Understanding Continuation Bets
Once an extremely common strategic principle, the continuation bet still has plenty of relevance in games today. The difference now is that players are more accustomed to defending against them. The continuation bet is simply the bet put out during the second round of betting by any player who made the final raise on the first betting round. Sticking with a Holdem example, imagine you raise pre flop, are re raised, and you call with AQ. You will often miss the flop, and so how do you respond when the player who re raised you pre flop then bets the flop?
How to Resist by Calling
Just because you have missed the flop that doesn’t mean you have to fold. If you call on a flop of 25J when you hold AQ, your opponent has a difficult choice if he holds a hand like A10 or 77. If they check the turn card you can bet out and possibly get folds from marginal pairs, or AK. If your opponent bets again you may have the best hand if a queen or ace falls. Or it may be a card which puts a potential flush on board, which you could bluff raise. You have a lot more options available when your cards aren’t in the muck.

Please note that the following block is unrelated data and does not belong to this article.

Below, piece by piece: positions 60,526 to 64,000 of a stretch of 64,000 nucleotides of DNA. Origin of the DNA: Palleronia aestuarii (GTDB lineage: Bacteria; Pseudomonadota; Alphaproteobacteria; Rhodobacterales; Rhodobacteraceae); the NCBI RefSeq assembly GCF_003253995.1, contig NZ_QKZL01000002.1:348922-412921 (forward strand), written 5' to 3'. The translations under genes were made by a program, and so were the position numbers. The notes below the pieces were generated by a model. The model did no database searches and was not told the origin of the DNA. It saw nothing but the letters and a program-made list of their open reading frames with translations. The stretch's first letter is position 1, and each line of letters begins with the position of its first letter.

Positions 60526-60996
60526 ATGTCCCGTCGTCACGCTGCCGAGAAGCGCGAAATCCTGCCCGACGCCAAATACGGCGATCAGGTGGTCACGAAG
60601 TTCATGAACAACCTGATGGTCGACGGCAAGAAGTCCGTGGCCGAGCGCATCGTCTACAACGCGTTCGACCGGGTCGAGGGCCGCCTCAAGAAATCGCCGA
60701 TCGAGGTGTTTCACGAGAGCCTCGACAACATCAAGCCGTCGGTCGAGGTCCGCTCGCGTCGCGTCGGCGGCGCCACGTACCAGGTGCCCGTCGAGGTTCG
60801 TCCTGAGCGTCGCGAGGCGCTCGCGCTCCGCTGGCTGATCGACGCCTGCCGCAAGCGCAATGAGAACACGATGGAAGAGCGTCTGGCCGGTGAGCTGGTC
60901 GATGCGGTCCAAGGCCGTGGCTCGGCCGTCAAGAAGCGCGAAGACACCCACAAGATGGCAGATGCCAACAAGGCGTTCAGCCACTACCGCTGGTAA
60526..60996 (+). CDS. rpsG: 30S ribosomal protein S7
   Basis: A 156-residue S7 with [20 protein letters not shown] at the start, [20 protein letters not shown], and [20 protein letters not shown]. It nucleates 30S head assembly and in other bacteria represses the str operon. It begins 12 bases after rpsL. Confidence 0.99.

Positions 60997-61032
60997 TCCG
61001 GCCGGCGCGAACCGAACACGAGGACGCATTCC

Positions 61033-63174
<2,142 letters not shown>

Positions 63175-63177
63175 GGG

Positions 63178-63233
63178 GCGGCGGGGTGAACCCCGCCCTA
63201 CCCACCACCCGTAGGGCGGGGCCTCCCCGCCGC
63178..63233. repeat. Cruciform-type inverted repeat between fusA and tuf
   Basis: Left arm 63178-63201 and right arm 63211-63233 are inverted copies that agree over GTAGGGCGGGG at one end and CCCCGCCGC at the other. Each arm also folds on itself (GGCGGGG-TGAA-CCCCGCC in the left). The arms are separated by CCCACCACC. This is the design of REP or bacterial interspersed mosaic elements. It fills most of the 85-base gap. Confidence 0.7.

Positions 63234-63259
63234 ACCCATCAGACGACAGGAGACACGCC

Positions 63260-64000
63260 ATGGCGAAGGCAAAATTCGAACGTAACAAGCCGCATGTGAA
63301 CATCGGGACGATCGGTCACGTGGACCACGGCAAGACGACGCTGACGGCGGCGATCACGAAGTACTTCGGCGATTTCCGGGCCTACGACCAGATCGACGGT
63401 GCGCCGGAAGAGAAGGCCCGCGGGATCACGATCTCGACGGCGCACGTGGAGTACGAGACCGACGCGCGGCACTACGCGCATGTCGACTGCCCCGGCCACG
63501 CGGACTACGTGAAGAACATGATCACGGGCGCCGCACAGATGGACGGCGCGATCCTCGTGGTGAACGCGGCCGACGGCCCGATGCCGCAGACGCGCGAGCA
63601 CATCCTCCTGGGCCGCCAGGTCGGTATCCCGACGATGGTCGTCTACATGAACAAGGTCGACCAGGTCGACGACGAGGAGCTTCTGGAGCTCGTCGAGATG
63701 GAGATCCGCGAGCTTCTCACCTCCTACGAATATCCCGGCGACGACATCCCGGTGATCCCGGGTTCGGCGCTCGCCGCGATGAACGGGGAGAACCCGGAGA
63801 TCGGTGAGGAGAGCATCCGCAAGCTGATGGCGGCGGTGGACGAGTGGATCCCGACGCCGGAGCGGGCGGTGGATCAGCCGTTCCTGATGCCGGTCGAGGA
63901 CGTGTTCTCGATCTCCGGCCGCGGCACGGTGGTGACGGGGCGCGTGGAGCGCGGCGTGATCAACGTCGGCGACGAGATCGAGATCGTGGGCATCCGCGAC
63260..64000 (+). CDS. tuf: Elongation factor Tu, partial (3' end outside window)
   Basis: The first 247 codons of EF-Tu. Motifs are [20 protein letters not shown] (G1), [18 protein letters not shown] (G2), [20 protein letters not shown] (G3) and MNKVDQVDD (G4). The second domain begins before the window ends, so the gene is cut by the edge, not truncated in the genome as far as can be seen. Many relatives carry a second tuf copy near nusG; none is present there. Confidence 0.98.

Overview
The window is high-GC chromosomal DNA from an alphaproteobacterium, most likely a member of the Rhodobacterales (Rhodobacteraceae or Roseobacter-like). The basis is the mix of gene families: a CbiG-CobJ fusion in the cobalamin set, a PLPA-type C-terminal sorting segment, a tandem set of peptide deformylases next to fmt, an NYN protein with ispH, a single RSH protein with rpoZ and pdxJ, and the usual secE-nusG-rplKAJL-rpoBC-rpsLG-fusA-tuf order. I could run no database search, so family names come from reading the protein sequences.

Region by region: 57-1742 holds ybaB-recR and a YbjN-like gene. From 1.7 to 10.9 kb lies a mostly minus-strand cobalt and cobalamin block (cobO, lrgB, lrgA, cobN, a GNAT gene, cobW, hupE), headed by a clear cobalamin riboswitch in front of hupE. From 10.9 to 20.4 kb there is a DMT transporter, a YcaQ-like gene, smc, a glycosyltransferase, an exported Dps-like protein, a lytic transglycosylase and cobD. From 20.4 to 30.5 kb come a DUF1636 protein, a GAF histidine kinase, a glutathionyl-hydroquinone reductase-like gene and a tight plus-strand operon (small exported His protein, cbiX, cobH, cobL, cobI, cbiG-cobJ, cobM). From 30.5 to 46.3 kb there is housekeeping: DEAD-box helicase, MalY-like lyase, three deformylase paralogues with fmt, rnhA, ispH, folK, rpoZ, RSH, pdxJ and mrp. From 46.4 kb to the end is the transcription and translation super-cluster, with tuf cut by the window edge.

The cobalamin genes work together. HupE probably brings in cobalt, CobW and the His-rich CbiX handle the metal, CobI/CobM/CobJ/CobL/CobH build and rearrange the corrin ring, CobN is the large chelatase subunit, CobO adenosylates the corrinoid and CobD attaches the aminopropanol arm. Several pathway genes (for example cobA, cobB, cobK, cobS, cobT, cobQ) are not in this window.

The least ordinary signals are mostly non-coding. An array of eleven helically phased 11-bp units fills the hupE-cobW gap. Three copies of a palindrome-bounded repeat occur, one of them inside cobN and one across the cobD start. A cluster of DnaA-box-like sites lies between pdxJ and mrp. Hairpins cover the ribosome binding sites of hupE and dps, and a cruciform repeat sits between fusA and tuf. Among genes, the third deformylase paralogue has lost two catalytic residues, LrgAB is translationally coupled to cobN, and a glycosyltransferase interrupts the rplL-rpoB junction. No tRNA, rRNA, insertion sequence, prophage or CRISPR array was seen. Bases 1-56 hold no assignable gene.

Other Viable Choices
The texture of the board is an important consideration whichever option you take. For instance, a rainbow flop of 2K6 is good for your opponent to continuation bet. The reason being, that if you don’t have a set or top pair its difficult to call. When you’ve called a raise pre flop it’s unlikely for you to have two pair on a board like this. Your best response is sometimes just to accept it’s a good flop for your opponent, and fold.
If you have a hand like Qh10h on a board of 3h8c9d you have a better spot to raise a continuation bet. If you did so and a second heart hits the turn you have a lot of equity with which to semi bluff. Also a jack gives you the nut straight and a queen or ten would be promising too.